- "Role of serum S100B and PET-CT in follow-up of patients with cutaneous melanoma:"
Disease progression was confirmed in 81.7% of patients (in 86.5% of patients with clinical signs of disease progression and in 69.7% of asymptomatic patients with elevated S100B) "
- "Tumour Marker: Protein S100B" (HERE)
Protein S100B is a member of a family of calcium binding proteins. S100B is present in astrocytes and glial cells in the brain and also in melanocytes. .... The plasma concentration of S100B has been shown to be related to tumour burden
Now this is not the first time that I have paired Autism with Cancer and that is a frightening concept. I don't want to create panic but where is the alarm and furor to research and help our very sick children?
Since studies has shown mercury in the recipe of regression, into an Autism diagnosis, that seemed to be another avenue to investigate with this protein, S100B:
"Cerebrospinal fluid S100B increases reversibly in neonates of methyl mercury-intoxicated pregnant rats." (HERE)
The increment of CSF S100B in neonates exposed to MeHg reinforces the view that increased S100B is related to damage in the nervous system and that S100B could be a marker for MeHg-neurotoxicity. Although the cellular mechanism related to MeHg-induced increase in S100B content in CSF remains unknown, our results suggest the use of S100B as a peripheral marker of brain damage induced by MeHg.
"Methylmercury increases S100B content in rat cerebrospinal fluid" (HERE)
Our data show that the amounts of S100B increased in CSF of rats after chronic MeHg exposure. In this regard, several studies have demonstrated the existence of a correlation between some injuries of CNS and S100B levels in CSF and serum (Ingebrigtsen et al., 1999;Wong et al., 1999;Wunderlich et al., 1999; Walz et al., 2000; Lara et al., 2001; Portela et al., 2002). However, studies dealing with the correlation between S100B levels and metal-induced neurotoxicity are scarce.... These data reinforce the view that increased S100B protein content in CSF is related to damage in CNS.Concluding, the present study shows, for the first time, an increase of S100B levels in rat CSF after chronic exposure to a neurotoxic metal. From a toxicological point of view, these new data are extremely important because introduce S100B protein as a new marker for MeHg-induced neurotoxicity...taking into account the relationship between S100B levels and MeHg exposure, it is possible that, in the near future, this glial protein could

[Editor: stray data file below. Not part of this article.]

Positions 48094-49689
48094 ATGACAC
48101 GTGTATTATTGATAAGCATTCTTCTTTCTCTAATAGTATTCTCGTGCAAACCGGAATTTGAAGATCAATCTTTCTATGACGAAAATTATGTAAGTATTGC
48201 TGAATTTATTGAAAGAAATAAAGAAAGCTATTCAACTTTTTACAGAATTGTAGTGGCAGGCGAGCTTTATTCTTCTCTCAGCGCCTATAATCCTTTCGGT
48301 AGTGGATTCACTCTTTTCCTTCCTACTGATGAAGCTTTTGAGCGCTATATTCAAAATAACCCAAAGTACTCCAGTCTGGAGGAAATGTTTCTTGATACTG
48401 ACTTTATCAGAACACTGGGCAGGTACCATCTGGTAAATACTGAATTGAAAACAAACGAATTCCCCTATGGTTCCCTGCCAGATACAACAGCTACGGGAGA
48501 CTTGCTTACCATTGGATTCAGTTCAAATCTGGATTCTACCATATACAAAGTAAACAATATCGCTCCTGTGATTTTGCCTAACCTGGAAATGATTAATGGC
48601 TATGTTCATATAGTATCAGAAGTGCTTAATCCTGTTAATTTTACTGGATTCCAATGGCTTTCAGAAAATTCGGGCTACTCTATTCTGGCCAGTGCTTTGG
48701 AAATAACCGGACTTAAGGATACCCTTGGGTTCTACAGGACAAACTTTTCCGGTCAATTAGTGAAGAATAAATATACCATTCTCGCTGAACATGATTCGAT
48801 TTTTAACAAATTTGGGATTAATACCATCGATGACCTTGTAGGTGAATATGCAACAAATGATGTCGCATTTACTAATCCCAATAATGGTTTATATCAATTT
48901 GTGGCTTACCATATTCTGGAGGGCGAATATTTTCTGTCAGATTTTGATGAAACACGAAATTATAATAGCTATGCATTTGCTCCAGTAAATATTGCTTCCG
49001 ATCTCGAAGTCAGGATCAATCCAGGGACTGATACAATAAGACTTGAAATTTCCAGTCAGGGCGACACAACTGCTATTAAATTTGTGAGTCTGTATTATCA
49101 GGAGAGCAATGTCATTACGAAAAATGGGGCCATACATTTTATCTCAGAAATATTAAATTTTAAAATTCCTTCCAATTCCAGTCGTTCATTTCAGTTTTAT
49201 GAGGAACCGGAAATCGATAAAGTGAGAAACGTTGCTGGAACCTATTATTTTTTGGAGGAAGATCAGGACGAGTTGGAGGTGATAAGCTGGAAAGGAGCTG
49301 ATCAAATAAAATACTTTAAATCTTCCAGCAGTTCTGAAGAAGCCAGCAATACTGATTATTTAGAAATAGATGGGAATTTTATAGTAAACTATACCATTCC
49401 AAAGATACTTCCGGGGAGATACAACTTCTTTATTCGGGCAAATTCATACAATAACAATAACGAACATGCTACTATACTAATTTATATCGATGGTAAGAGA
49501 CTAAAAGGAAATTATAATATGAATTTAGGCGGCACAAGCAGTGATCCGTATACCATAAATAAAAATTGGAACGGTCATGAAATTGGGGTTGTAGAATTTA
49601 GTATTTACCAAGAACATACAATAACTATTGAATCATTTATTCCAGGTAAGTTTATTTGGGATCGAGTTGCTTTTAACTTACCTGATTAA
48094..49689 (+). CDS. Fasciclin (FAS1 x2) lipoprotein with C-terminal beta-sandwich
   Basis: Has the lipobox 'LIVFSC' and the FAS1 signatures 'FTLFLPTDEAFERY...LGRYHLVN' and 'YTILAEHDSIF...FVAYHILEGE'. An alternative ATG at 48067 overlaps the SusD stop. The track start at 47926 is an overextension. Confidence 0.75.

become a useful marker for biological monitoring of individuals occupationally/environmentally exposed to this neurotoxicant."